Almost anyone who muddled their way through high school has heard of the Transcendentalists. Plenty of people could even name some of them: Ralph Waldo Emerson, Henry David Thoreau or even, perhaps, Walt Whitman. Some of us might even own a dog-eared paperback of “Walden.” But only a few of us could tell you what Transcendentalism actually means.
We shouldn’t feel too bad about this, it turns out, for even in its heyday, from the 1830s through the 1850s, the average American was equally befuddled by the term. “When a speaker talked so that his audience didn’t understand him, and when he said what he didn’t understand himself — that was transcendentalism,” as one newspaper reporter joked in 1853.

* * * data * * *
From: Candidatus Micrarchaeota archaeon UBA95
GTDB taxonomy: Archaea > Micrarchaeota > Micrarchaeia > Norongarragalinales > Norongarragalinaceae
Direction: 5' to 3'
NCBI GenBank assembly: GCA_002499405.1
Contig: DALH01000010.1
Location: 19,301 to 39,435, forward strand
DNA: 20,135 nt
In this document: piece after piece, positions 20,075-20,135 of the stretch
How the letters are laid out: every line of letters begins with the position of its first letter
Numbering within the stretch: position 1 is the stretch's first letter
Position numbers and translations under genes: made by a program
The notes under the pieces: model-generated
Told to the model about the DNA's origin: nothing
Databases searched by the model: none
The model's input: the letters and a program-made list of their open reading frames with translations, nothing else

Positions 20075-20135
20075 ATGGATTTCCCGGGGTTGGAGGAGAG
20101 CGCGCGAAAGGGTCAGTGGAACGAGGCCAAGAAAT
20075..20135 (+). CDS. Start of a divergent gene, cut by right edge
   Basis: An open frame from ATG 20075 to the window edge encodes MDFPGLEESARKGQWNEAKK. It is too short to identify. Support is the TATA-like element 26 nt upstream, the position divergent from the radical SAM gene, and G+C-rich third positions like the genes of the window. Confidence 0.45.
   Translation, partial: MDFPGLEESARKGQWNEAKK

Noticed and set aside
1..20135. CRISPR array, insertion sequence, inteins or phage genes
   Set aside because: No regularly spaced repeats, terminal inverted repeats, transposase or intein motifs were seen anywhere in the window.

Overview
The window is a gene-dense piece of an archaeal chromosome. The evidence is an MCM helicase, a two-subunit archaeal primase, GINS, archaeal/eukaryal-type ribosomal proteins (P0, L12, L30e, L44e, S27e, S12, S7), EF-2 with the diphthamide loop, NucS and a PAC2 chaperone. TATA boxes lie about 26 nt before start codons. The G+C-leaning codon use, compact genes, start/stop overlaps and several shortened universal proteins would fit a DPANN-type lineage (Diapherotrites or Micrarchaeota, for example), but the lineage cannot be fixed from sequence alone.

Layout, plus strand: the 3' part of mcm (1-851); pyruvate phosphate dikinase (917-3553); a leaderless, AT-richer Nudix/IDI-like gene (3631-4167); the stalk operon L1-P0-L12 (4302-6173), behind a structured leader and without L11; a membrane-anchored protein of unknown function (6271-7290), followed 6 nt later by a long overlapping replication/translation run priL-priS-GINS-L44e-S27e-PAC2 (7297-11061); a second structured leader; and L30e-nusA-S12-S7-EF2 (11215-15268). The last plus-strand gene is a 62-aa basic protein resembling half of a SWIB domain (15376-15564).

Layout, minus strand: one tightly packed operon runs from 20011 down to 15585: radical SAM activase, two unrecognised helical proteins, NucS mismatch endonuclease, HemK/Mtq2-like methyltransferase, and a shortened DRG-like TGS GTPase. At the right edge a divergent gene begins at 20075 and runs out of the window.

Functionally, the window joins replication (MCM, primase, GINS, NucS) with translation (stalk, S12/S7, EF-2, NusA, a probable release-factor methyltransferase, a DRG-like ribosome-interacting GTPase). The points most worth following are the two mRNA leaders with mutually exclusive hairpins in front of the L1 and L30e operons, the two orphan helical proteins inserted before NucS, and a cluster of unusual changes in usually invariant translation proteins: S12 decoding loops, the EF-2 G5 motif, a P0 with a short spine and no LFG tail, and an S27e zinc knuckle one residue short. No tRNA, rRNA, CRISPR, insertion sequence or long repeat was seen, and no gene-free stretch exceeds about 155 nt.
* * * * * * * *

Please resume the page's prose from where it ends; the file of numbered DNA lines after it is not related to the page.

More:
Philip Gura, a professor of American literature and culture at the University of North Carolina at Chapel Hill, sets out to change all that. He has succeeded grandly. In “American Transcendentalism: A History,” Gura untangles this complex web of ideas and characters and weaves them into a clear, coherent and compelling tale of America’s first, and maybe greatest, major intellectual movement.
more from The LA Times here.